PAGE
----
Web accessibility is one of the biggest growing requirements of websites today, and yet in the majority of cases it is considered an after thought. When saying the words "web accessibility" the first things that tends to come to mind straight away is

oh yes, I can make my site work for blind people

But there is so much more to it than that. Accessibility does not just cover blindness, there are many disabilities in the world that can make your website unusable to certain user groups.

what is web accessibility

Web accessibility means that websites, tools, and technologies are designed and developed so that people with disabilities can use them. More specifically, people can:

  • perceive
  • understand
  • navigate
  • and interact with the Web

Web accessibility encompasses all disabilities that affect access to the Web, including:

  • auditory
  • cognitive
  • neurological
  • physical
  • speech
  • visual

accessibility and the law

The Web Content Accessibility Guidelines (WCAG), developed by the World Wide Web Consortium, are the most widely-accepted web accessibility standards around the world. There are three levels of WCAG compliance: A, AA and AAA. Generally, WCAG AA compliance is considered acceptable web accessibility for most legal purposes around the world, including the USA.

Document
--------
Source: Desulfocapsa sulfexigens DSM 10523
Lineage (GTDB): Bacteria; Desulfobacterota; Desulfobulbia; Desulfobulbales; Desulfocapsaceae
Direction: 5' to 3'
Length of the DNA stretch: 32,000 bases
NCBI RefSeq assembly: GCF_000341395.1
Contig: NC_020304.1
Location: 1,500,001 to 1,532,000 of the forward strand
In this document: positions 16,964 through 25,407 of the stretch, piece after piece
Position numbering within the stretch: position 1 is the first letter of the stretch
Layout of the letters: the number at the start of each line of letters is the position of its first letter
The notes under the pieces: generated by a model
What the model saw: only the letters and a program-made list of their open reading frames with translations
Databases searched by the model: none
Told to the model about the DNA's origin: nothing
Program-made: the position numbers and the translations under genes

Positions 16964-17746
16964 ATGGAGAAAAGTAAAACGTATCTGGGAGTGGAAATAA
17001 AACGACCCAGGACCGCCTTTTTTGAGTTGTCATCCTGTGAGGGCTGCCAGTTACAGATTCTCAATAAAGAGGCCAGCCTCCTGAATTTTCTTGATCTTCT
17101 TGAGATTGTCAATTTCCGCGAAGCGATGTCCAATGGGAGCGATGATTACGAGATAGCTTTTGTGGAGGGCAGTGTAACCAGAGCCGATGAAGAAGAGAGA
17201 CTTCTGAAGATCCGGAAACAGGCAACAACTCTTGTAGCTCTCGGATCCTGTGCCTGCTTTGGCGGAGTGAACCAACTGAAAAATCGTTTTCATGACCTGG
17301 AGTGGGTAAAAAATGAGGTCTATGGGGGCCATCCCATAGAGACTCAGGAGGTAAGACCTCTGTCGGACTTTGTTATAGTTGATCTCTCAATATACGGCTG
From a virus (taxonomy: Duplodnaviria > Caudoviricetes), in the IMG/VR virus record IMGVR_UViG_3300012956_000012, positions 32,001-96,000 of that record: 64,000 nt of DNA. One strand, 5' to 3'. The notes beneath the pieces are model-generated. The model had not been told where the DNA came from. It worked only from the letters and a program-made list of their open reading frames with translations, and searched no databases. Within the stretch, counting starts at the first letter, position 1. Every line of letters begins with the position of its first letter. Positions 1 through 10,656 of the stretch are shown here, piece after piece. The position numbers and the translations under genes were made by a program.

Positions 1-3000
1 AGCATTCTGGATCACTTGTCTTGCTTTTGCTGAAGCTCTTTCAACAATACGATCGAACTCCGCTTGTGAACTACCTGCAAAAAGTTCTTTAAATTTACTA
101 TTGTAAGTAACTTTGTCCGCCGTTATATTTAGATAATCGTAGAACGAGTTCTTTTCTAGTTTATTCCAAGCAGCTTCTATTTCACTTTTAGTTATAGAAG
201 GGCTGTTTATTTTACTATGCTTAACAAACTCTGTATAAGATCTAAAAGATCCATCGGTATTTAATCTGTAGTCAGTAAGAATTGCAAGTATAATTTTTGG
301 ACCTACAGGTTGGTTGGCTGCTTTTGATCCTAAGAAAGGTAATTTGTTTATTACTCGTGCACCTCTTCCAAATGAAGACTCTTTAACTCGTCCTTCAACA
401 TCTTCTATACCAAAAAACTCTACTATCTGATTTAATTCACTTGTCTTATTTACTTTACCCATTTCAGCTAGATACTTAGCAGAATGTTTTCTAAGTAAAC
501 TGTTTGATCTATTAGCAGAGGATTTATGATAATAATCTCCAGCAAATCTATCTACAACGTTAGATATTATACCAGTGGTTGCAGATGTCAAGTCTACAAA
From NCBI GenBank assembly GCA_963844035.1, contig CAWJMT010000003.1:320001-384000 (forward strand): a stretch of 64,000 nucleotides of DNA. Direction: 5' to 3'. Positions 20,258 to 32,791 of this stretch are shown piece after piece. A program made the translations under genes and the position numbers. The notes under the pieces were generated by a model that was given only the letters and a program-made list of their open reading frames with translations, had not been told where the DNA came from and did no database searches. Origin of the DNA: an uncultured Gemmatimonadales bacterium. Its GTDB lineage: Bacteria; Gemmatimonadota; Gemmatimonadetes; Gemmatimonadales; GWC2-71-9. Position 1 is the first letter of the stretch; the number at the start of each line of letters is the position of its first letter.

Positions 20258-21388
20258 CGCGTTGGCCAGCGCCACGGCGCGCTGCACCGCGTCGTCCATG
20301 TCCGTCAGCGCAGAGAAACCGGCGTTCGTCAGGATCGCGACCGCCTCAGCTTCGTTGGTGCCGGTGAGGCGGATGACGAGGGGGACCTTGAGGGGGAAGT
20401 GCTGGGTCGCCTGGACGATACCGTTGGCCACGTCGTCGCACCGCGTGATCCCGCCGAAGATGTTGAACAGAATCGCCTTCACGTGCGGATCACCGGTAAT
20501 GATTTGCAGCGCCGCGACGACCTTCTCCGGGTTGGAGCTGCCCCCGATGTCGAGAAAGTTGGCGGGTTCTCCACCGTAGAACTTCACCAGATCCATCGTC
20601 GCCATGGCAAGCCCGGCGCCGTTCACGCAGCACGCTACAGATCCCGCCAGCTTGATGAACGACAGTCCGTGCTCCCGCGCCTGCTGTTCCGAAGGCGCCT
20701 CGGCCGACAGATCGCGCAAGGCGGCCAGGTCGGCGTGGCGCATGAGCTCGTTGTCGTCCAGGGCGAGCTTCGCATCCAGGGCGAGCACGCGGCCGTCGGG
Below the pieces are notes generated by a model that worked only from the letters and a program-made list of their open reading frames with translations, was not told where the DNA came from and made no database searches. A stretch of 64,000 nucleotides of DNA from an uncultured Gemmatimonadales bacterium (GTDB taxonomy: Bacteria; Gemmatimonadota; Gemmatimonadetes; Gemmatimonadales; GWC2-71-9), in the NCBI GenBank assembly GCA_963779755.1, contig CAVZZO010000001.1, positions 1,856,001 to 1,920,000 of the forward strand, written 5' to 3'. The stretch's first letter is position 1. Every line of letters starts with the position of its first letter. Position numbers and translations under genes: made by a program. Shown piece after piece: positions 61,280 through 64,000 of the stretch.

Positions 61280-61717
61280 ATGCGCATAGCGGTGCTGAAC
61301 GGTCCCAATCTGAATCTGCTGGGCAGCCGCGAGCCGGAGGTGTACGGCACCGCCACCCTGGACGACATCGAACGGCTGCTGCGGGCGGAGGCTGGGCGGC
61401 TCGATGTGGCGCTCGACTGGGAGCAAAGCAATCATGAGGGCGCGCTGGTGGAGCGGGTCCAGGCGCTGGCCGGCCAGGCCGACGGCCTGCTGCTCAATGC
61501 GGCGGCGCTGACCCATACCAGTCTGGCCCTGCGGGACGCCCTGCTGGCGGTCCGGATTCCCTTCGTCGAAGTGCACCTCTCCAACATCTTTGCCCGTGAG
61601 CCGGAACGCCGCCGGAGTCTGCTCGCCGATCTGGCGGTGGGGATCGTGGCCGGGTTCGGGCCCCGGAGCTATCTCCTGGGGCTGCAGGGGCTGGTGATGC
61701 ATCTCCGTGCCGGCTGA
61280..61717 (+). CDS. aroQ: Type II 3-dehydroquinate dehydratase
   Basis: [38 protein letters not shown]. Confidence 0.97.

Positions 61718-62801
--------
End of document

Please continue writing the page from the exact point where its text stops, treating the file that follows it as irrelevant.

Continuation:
In America, Section 508 of the Rehabilitation Act of 1973 is based on WCAG 2.0 AA, mandating that all federal agencies and any local or state resources receiving federal funding must comply with its rules. Many other countries have passed similar policies, using WCAG 2.0 AA as the standard for compliance.

These laws are taken seriously which can be seen by the following court cases

3 key takeaways

1. Use automated testing tools

Many of the websites facing the legal microscope lack the same elements, and these are relatively easy to fix. Automatic testing tools can detect many of these problems, and they can be fixed by simply inserting some text.

Websites undergoing legal scrutiny tend to lack these elements:

  • No alt-text for images or graphics
  • Empty links without text
  • Redundant links

a11ycore can help you to keep an eye on and track these elements


2. Be proactive

Business can be liable even when they are undergoing website improvements. The best way to avoid an expensive legal suit—or multiple suits—is to be proactive. Test your site early, correct problems, and test it regularly to ensure it remains accessible as you add content and make changes. You wouldn't push out a vaccine without approval or open a chain of resturaunts without health checks and certifications

3. Work with accessibility

Businesses across every industry, from transportation to retail to fashion to food, have tried and failed to get around web accessibility requirements. Arguments that equal services are provided elsewhere, or that the business does (or doesn’t) operate a physical space and therefore does not need an accessible website, or that the website is not an important part of the business, have not held up in a courtroom. You’ll save time, money and energy—and enjoy a better public image—by simply making your site accessible, instead of trying to work around it.

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